At this juncture, the group structure of $S_5$ has forced $g$ to be (up to a constant) the square-root of the discriminant: $g(t_1,\cdots,t_5) = \prod_{i < j} (t_i - t_j)$. [I have omitted the proof of this as it is not the main focus; I mentioned it only because it helps keep the outline as concrete as possible, and indeed, it follows closely the situation encountered at the start when the quadratic polynomial was being considered.] Going into Step 2, we know not only the values of the elementary symmetric polynomials $t_1+t_2+t_3+t_4+t_5,\ \cdots\ , t_1t_2t_3t_4t_5$ but also the value of $\prod_{i < j} (t_i - t_j)$. It turns out though that we get blocked at Step 2 from going any further. The reasoning is similar to above, but with $S_5$ replaced by a smaller group.

Precisely, at Step 2, we want to find a rational function $g$ and a prime number $n \geq 2$ such that $g^n(t_1,\cdots,t_5)$ is equal to a rational function of not only the $s_1,\cdots,s_n$ but also the new quantity we found in Step 1, namely $\prod_{i < j} (t_i - t_j)$. This time it is no longer true that $g^n(t_1,\cdots,t_5)$ must be symmetric in $t_1,\cdots,t_5$ because the new quantity $\prod_{i < j} (t_i - t_j)$ is not symmetric. However, if we only look at what are known as even permutations then $\prod_{i < j} (t_i - t_j)$ will remain invariant. The alternating subgroup $A_5$ of $S_5$ consists precisely of the even permutations. In particular, we therefore know that if $\sigma$ is in $A_5$ then $g^n(\sigma(t_1,\cdots,t_5)) = g^n(t_1,\cdots,t_5)$. This is the same as in Step 1 except $S_5$ has been replaced by $A_5$. [We did not need to know that Step 1 produced $\prod_{i < j} (t_i - t_j)$. A simpler group-theoretic argument mentioned parenthetically above implies that the kernel of $\phi$ in Step 1 is $A_5$ and hence that whatever new function of the roots is determined in Step 1, it will be invariant with respect to permutations belonging to $A_5$.]

Exactly as in Step 1, the invariance of $g^n(t_1,\cdots,t_5)$ forces the existence of a nontrivial group homomorphism, this time from $A_5$ to a cyclic group of order $n$. And once again, the group structure of $A_5$ limits the possibilities.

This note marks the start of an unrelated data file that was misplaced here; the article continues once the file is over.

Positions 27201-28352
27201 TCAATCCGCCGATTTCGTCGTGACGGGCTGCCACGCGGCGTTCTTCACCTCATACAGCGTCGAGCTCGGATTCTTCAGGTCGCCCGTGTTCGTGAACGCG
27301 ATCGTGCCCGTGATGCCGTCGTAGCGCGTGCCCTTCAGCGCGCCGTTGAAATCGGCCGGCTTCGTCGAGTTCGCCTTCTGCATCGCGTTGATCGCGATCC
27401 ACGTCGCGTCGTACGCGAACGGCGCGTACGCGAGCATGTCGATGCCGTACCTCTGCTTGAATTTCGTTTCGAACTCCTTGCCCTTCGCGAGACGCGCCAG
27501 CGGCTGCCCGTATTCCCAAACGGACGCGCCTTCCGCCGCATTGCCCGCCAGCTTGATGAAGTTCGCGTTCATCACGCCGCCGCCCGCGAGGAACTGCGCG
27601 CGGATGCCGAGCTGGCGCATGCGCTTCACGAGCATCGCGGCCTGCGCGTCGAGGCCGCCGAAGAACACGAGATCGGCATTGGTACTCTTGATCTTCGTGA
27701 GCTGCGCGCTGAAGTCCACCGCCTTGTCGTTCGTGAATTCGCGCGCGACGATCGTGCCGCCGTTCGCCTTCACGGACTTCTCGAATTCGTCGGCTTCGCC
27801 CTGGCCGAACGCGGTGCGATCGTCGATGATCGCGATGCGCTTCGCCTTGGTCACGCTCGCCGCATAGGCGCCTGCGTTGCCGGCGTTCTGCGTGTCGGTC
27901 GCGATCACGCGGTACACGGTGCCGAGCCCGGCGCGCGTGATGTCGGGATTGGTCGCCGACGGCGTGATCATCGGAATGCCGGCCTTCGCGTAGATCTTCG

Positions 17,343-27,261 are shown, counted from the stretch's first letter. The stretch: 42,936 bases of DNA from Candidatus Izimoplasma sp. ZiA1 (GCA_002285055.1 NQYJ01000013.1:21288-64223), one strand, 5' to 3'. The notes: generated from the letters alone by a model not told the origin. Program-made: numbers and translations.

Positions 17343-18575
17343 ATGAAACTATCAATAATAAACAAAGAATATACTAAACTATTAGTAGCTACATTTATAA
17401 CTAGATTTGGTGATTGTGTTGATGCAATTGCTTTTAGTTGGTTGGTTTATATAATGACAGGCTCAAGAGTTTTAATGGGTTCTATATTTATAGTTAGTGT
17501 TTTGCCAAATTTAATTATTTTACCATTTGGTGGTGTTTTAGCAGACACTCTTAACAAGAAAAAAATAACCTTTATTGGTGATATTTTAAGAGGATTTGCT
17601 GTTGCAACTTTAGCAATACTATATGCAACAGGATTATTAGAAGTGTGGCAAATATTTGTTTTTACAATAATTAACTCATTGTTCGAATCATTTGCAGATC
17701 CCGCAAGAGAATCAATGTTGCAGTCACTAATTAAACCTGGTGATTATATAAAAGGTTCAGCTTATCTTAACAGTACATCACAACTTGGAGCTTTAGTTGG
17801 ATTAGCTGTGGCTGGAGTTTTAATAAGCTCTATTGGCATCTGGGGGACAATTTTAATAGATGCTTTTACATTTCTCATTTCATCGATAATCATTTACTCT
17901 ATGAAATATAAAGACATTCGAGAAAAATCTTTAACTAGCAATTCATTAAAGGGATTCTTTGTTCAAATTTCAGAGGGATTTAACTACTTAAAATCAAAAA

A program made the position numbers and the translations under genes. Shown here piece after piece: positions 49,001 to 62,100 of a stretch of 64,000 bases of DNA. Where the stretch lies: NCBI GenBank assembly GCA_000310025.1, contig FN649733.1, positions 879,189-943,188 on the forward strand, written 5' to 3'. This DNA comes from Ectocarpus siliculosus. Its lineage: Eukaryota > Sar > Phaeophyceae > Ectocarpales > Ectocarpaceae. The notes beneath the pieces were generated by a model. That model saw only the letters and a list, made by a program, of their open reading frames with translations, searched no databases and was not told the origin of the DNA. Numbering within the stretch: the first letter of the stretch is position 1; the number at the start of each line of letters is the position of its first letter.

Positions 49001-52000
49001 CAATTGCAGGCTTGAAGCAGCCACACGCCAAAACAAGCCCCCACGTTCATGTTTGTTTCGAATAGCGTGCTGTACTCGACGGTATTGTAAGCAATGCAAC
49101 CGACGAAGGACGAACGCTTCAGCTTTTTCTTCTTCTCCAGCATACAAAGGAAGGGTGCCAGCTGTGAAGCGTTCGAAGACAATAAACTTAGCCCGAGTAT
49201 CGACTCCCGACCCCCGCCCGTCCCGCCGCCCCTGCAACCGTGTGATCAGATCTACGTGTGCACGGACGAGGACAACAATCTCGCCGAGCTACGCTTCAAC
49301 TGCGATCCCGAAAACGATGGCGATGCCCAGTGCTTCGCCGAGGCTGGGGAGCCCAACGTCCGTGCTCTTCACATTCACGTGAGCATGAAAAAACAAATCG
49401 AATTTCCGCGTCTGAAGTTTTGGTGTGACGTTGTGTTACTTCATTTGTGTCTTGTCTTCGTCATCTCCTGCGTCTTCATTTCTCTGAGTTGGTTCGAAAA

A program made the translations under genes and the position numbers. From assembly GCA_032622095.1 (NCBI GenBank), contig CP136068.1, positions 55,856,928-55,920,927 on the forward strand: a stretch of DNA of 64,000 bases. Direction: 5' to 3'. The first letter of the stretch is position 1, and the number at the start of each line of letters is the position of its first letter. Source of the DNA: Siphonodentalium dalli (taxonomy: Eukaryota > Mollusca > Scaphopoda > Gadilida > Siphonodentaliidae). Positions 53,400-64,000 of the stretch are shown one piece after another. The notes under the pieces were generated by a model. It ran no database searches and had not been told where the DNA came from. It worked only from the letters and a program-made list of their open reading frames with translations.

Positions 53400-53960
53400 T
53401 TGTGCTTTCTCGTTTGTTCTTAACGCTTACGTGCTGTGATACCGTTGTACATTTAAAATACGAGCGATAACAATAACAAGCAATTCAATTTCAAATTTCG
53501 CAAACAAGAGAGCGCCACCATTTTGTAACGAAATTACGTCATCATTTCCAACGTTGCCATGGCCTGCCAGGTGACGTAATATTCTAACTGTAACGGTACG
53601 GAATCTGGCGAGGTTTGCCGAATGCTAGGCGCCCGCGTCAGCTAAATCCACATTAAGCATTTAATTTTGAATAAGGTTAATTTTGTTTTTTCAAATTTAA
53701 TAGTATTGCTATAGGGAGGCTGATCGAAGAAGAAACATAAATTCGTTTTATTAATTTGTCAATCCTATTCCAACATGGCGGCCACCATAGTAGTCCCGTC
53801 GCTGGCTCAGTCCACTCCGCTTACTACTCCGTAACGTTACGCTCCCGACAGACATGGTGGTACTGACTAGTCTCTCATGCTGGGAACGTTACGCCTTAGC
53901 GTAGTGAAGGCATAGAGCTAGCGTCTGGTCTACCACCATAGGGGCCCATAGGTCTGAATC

There are no nontrivial group homomorphisms from $A_5$ to a cyclic group of prime order.

The above (which is a relatively straightforward result in group theory) immediately implies that there is no formula of the kind specified earlier for solving a quintic polynomial.

Galois theory goes well beyond the basic argument sketched here. It can be used to conclude that a generic quintic (or any higher-degree polynomial for that matter) has no solution in terms of radicals (rather than use Abel’s result to strengthen Ruffini’s result, as alluded to earlier, a cleaner proof is possible). It can also be used to conclude that there exist particular quintic polynomials whose roots cannot be expressed using radicals; this does not follow from the generic case because the generic case sought a single formula for all quintic polynomials, whereas a priori there might exist a different formula for each quintic equation. (Certainly, some quintic equations can be solved using radicals.)

## The Cameron-Martin Space, and Some Differences Between Finite and Infinite Dimensional Spaces

The usefulness of infinite-dimensional vector spaces is that often concepts in finite dimensions extend to infinite dimensions; this allows us to reason about infinite-dimensional problems using finite-dimensional intuition. (This is explained in detail in my primer on RKHS theory, for example.) Nevertheless, infinite-dimensional spaces exhibit behaviours not found in finite dimensions, and working effectively with infinite-dimensional spaces requires understanding how they differ from finite dimensional spaces.